One day while riding a distant corner of the ranch, he had found a shard of ancient Anasazi pottery in September Canyon. He had given the piece of the past to Carla, trying to tell her that nothing is lost forever, that everyone is part of what came before and what will come after. Somehow she had understood all that he couldn’t find words for, and she had cried for the first time since her parents had died. He had held her, feeling her trust as she gave herself to his strength and wept until she couldn’t lift her head. And as he held her, he felt as though he himself were crying for all that he had lost when he had been about Carla’s age.

"Yo, Luke," Cash said, snapping his fingers in front of the other man’s whiskey-colored eyes. "Anybody home?"

Luke grunted. "Where’s the cake?"

"Over there."

"I was afraid you were going to say that." Luke sighed as he looked at a lopsided chocolate heap that was charred on the sides and sticky in the middle. "Hope you made a bucket of icing."

"It’s in the sink."

Luke glanced over at the sink. There was, indeed, a white substance in the sink. No bowl. Just sink.

"Tell you what," Luke drawled. "Why don’t I bring the cake over, mess it around a bit and then turn on the garbage disposal?"

"I have candles," Cash said indignantly.

"Stick them in the ice cream."

"C’mon, hombre. Where’s your sense of adventure? If we use the soup ladle for the icing, maybe we won’t drip too much on the floor."

Luke was dumping the first load of icing on the cake when he heard Carla’s voice call from the front door.

"Open up, big brother! My hands are full."

"Happy birthday, sis," Cash said, opening the door. "Look who’s here. He just happened to – watch it!"

Luke had a glimpse of shocked, blue-green eyes, then Carla was grabbing frantically for the limp pizza box she had been in the process of handing over to Cash when she had spotted Luke.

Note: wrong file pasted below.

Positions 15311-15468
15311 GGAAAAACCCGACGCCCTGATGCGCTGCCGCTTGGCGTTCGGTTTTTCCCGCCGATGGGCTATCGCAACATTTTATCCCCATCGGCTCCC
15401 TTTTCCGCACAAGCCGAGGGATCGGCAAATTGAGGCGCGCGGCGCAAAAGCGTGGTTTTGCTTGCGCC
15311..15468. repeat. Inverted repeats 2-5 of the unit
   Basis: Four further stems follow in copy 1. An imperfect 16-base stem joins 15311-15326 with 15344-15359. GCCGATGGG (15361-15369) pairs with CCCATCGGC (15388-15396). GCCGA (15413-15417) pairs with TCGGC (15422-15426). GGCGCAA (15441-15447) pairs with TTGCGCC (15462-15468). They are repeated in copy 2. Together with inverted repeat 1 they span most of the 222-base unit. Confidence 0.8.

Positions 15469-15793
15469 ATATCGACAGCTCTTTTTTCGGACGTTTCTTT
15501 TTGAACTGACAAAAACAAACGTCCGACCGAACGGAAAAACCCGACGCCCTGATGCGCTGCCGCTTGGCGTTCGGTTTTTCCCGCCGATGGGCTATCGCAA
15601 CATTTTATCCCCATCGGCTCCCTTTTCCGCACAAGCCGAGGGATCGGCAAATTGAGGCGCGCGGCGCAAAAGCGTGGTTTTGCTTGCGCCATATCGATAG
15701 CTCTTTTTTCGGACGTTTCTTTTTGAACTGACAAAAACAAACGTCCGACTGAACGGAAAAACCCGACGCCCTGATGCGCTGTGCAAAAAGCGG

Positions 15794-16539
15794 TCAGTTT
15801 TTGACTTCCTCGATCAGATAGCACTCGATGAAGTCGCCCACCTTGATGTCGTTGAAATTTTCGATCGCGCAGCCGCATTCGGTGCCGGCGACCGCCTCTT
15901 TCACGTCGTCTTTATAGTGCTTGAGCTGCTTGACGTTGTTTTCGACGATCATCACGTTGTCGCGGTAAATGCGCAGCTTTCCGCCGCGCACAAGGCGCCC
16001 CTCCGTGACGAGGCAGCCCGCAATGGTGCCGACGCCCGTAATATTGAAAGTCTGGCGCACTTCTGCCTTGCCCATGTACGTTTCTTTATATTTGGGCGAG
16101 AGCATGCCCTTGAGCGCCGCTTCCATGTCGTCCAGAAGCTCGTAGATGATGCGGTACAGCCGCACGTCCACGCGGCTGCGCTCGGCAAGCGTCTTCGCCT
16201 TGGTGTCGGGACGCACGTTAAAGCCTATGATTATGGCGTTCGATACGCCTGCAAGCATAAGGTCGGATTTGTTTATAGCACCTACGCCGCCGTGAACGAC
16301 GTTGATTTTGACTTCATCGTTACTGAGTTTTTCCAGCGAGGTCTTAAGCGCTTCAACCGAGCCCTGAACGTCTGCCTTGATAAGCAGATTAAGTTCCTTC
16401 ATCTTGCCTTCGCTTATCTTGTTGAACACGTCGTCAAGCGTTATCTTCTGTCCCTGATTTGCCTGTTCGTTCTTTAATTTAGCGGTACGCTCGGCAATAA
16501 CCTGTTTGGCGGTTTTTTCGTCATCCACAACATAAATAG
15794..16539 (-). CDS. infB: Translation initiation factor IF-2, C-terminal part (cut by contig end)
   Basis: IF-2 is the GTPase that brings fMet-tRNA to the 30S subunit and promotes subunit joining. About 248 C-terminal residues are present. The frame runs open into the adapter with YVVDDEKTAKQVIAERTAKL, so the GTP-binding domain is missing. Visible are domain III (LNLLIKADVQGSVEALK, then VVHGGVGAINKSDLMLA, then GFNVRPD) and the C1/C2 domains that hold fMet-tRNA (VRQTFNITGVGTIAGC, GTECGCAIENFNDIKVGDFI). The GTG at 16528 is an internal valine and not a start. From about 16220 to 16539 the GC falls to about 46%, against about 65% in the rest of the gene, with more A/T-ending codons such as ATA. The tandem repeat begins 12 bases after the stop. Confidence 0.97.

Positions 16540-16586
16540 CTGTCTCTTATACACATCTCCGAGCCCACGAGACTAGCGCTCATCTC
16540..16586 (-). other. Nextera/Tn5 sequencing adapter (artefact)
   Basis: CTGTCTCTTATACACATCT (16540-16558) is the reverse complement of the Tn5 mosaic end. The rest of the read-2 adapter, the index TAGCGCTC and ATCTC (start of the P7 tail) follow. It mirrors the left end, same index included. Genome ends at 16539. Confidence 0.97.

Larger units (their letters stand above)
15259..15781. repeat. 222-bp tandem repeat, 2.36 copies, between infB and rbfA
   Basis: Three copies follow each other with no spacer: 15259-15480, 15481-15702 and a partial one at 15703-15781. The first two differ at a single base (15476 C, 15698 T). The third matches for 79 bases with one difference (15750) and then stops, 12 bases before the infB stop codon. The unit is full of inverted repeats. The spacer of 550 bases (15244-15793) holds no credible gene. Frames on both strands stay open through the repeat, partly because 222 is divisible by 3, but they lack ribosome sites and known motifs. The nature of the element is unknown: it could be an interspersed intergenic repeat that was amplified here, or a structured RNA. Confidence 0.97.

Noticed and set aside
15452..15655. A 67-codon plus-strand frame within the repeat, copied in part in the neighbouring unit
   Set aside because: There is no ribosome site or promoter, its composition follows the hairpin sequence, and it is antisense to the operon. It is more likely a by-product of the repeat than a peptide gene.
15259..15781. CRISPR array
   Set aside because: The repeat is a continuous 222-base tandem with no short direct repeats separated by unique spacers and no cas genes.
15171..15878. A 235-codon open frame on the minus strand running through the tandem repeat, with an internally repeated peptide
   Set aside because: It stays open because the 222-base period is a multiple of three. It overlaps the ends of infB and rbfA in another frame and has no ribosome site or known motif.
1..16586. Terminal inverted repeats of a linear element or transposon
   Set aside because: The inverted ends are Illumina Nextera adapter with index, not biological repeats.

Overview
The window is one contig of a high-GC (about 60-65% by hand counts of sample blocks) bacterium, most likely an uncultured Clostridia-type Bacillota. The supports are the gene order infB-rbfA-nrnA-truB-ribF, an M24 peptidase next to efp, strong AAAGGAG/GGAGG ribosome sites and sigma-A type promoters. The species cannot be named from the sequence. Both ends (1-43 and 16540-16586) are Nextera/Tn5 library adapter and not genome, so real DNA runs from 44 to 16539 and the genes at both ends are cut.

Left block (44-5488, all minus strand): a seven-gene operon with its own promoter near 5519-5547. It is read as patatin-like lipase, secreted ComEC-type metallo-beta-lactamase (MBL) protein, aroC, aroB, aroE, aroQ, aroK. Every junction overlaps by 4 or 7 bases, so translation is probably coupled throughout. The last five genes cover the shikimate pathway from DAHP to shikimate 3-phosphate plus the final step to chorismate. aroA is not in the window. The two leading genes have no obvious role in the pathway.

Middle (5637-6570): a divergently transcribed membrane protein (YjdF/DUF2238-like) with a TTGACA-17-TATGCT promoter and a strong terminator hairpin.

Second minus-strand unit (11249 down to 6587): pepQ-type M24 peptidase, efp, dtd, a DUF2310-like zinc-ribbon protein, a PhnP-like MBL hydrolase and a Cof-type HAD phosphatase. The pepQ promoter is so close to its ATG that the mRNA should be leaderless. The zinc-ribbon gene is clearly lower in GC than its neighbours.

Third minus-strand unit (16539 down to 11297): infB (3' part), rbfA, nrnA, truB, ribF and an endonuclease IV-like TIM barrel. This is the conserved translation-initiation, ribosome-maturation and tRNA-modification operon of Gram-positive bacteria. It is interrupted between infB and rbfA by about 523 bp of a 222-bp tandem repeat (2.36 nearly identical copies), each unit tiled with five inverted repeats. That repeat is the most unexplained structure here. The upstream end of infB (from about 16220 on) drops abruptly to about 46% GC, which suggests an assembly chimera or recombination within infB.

"Nice catch, schoolgirl," Luke drawled, watching Carla with a masculine hunger he would never admit, because there was nothing he would permit himself to do to assuage that hunger.

Except look at her. He allowed himself to do that, his eyes cataloguing every feature. Sun-streaked chestnut hair, eyes like pieces of the sea, a body whose curves she never flaunted – but they were there just the same, a promise of heat that had made him ache since she was sixteen. With the ease of long practice, Luke shunted his thoughts aside, concentrating on seeing Carla as what she was: his best friend’s kid sister.

"Pizza tastes better when you don’t have to comb it out of the rug with your teeth," Luke pointed out.

"I’ll take your word for it," Carla said, as though it had been a day rather than almost a year since she had been this close to Luke. "I’m partial to plates and tables myself."

"You used to be more adventurous."

Luke saw the words slip past Carla’s cool, tightly held surface and knew as clearly as if she had shouted it that she was remembering what had happened three years before, the night she had graduated from high school, stood in front of him and declared her love.

Most nights Luke might have been able to smile and send Carla on her way feeling no more than a little embarrassed for her sweet declaration. But it hadn’t been most other nights. It had been one of the nights when his elemental hunger for Cash’s little sister had driven Luke to the temporary relief of straight Scotch. Instead of turning away from her, he had come to his feet, grabbed her and kissed her with every bit of the wild hunger in him. When she had tried to slow him down, to talk to him, he had lashed out.

What did you think a man wanted from a woman who loves him, school girl? And there’s the problem, isn’t it? You’re a girl mouthing woman’s words and I’m a man on fire. Run, school girl Run like hell and don’t come back.

Carla had taken Luke at his word. She had run and she hadn’t come back. And he had locked himself up in the barn with his tools, transforming his yearnings into gleaming shapes of wood – chair and dresser, headboard and footboard, beautiful furnishings for the dream that could not come true.

"Ah, well, live and learn," Carla said.

"What have you learned, sunshine?" Luke asked.

He saw the ripple of emotion in her clear eyes as he called her by the old nickname. But the emotion passed, and she was again watching him with the combination of distance and coolness that she had used on him whenever she couldn’t avoid him.

"I’ve learned that being adventurous is another name for being a fool." she said.

Luke saw the tiny flinch she couldn’t conceal and knew that he had hurt her. He hadn’t really intended that. He had just wanted to see something besides aloofness and distance in her beautiful eyes.